Description: Author Posting. © The Author(s), 2018. This is the author's version of the work. It is posted here under a nonexclusive, irrevocable, paid-up, worldwide license granted to WHOI. It is made available for personal use, not for redistribution. The definitive version was published in Geochimica et Cosmochimica Acta 233 (2018): 115-134, doi:10.1016/j.gca.2018.04.035.
    Description: The dependence of thorium scavenging by particles on particle composition is examined at selected stations of the U.S. GEOTRACES North Atlantic Section (GA03). Scavenging is here described by the apparent, first-order rate constant of Th adsorption onto particles (k1), as estimated from an inversion of Th radioisotope and radioactive parent data. Our k1 estimates are regressed against particle phase data using two different models. Model I considers biogenic particles (POC+PIC+bSi), lithogenic particles, Mn (oxyhydr)oxides, and Fe (oxyhydr)oxides as regressors, and k1 as the regressand. Model II considers ln(POC+PIC+bSi), ln(lithogenic particles), ln(Mn (oxyhydr)oxides), and ln(Fe (oxyhydr)oxides) as regressors, and ln(k1) as the regressand, where ln() denotes the natural logarithm. Thus, models I and II posit that the effects of particle phases on k1 are, respectively, additive and multiplicative. These models are applied to three groups of stations: (i) all selected stations, (ii) stations west of theMauritanian upwelling region (“western stations”), and (iii) stations within that region (“eastern stations”). We find that model II appears to better describe the effect of particle composition on k1 than model I. Particle composition explains a larger fraction of the variance of k1 for the eastern stations (R2 = 0.60 for model I and 0.67 for model II) than for the western stations (R2 = 0.26 for model I and 0.39 for model II). When considering all stations, the variance of k1 explained by particle composition is intermediate (R2 = 0.50 for model I and 0.51 for model II). According to model II, the variance of k1 explained by particle composition is predominantly due to biogenic particles at the eastern stations and to Mn (oxyhydr)oxides at the western stations. Additionally, we find that particle composition does not explain a significantly different proportion of variance of k1 than particle concentration. It is thus concluded that, at our selected stations, (i) biogenic particles andMn (oxyhydr)oxides more strongly influence Th scavenging than any other phases considered, and (ii) particle composition and particle concentration have comparable effects on this process.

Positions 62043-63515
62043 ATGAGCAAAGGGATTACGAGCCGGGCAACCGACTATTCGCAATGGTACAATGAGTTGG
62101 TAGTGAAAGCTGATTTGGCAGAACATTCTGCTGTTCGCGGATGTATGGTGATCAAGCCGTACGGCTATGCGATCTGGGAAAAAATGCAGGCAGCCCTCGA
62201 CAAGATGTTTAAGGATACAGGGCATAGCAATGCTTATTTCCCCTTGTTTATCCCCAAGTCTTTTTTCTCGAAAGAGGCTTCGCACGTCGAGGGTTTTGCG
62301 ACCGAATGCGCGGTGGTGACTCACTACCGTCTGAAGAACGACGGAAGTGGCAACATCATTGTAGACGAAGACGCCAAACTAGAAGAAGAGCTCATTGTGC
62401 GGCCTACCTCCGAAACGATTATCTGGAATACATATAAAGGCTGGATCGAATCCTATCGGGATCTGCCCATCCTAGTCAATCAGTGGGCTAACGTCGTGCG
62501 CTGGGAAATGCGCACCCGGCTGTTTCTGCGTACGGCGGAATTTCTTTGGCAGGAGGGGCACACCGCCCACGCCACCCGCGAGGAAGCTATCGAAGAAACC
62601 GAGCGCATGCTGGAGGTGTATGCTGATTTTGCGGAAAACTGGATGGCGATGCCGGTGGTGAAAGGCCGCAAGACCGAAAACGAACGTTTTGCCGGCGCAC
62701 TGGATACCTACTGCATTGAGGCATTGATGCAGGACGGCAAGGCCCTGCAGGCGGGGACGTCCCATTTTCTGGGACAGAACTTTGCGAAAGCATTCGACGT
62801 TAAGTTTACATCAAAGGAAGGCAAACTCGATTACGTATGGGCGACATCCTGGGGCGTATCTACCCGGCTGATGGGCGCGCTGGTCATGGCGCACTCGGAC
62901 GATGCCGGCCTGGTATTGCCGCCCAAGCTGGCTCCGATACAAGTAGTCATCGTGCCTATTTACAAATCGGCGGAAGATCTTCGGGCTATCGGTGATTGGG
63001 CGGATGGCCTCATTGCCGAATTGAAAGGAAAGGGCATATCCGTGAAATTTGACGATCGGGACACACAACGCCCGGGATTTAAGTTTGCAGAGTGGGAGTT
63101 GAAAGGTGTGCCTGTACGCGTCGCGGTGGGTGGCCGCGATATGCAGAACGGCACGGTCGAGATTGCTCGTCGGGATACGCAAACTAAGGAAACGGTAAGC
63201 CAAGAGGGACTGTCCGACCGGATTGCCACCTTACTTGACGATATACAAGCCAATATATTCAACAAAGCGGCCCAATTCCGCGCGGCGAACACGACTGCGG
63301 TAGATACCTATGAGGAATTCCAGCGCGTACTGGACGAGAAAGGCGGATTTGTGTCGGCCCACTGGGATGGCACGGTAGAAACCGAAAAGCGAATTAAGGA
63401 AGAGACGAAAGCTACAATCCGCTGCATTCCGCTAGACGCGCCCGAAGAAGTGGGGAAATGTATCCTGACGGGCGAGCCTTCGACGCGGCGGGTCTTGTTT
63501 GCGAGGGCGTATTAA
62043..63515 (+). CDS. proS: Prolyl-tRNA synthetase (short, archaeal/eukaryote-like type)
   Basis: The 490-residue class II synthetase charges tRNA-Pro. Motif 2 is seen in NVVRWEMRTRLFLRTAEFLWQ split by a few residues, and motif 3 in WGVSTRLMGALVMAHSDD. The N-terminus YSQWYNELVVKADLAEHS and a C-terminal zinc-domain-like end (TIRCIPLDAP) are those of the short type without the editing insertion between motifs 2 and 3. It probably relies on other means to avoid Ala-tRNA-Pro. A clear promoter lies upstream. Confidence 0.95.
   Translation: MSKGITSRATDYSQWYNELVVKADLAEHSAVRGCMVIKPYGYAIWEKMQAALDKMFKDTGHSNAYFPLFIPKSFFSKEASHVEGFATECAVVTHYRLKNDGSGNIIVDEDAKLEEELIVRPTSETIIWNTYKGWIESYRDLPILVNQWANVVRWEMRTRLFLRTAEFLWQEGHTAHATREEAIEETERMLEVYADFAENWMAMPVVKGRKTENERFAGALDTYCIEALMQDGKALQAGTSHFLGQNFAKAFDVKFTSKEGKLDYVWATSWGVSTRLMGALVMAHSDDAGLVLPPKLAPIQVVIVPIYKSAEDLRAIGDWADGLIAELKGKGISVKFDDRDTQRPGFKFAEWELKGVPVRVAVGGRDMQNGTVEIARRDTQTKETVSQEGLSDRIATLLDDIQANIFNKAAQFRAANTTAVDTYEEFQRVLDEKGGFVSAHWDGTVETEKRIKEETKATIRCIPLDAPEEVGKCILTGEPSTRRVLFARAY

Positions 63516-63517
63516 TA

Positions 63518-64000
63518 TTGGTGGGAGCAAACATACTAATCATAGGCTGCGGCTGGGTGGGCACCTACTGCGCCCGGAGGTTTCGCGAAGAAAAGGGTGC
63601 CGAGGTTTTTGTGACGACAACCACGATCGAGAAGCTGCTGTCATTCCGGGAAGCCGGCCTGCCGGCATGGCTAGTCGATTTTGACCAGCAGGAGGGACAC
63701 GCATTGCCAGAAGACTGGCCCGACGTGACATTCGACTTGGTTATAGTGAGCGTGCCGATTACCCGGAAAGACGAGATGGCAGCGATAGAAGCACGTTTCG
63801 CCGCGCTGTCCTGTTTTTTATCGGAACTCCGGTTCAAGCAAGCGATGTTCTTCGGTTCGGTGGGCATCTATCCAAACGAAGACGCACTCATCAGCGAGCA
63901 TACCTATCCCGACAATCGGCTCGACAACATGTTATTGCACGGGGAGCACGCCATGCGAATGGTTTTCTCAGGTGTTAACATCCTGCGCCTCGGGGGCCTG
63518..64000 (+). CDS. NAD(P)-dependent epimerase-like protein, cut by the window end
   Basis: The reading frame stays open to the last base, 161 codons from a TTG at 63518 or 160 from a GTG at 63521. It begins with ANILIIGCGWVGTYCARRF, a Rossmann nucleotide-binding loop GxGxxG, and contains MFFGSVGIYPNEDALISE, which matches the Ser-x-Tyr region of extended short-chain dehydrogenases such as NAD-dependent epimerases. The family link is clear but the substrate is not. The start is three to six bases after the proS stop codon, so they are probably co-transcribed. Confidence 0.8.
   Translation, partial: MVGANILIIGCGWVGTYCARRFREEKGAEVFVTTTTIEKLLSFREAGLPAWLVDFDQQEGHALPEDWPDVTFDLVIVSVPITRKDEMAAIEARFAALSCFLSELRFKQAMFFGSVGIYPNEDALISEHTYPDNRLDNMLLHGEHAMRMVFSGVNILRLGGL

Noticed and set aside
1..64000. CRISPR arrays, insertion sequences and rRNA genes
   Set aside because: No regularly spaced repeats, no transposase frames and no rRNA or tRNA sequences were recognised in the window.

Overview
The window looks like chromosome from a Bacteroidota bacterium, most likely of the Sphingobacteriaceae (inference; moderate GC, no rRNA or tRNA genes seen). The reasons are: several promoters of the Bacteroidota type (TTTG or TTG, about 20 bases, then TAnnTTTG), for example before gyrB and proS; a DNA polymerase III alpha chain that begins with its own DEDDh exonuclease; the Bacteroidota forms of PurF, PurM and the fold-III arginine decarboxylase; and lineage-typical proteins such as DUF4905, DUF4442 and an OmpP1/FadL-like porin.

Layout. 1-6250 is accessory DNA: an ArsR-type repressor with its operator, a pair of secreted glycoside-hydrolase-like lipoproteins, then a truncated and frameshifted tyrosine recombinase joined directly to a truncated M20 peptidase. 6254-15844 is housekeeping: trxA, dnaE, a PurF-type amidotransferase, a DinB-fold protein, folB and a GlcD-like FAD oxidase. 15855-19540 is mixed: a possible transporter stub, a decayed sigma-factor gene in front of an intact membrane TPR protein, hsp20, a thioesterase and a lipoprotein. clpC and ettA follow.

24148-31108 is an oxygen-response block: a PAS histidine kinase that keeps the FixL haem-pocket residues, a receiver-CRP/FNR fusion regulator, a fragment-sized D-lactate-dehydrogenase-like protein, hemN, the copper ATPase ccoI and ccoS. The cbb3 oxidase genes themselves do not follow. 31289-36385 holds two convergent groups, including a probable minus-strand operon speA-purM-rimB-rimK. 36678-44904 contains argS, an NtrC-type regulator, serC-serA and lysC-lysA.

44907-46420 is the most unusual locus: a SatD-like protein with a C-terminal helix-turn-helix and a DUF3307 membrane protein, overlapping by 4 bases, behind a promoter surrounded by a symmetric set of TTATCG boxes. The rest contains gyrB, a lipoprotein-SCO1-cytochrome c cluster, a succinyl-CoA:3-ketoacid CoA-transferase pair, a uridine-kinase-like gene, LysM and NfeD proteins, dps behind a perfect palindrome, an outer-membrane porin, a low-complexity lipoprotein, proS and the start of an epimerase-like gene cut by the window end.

Description: We acknowledge the U.S. National Science Foundation for supporting this study (grant OCE-1232578) and the U.S. GEOTRACES North Atlantic section ship time, sampling, and data analysis.
    Repository Name: Woods Hole Open Access Server
    Type: Preprint
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  • 3
    Publication Date: 2018-01-10
    Description: © The Author(s), 2017. This is the author's version of the work. It is posted here under a nonexclusive, irrevocable, paid-up, worldwide license granted to WHOI. It is made available for personal use, not for redistribution. The definitive version was published in Deep Sea Research Part I: Oceanographic Research Papers 125 (2017): 106-128, doi:10.1016/j.dsr.2017.05.003.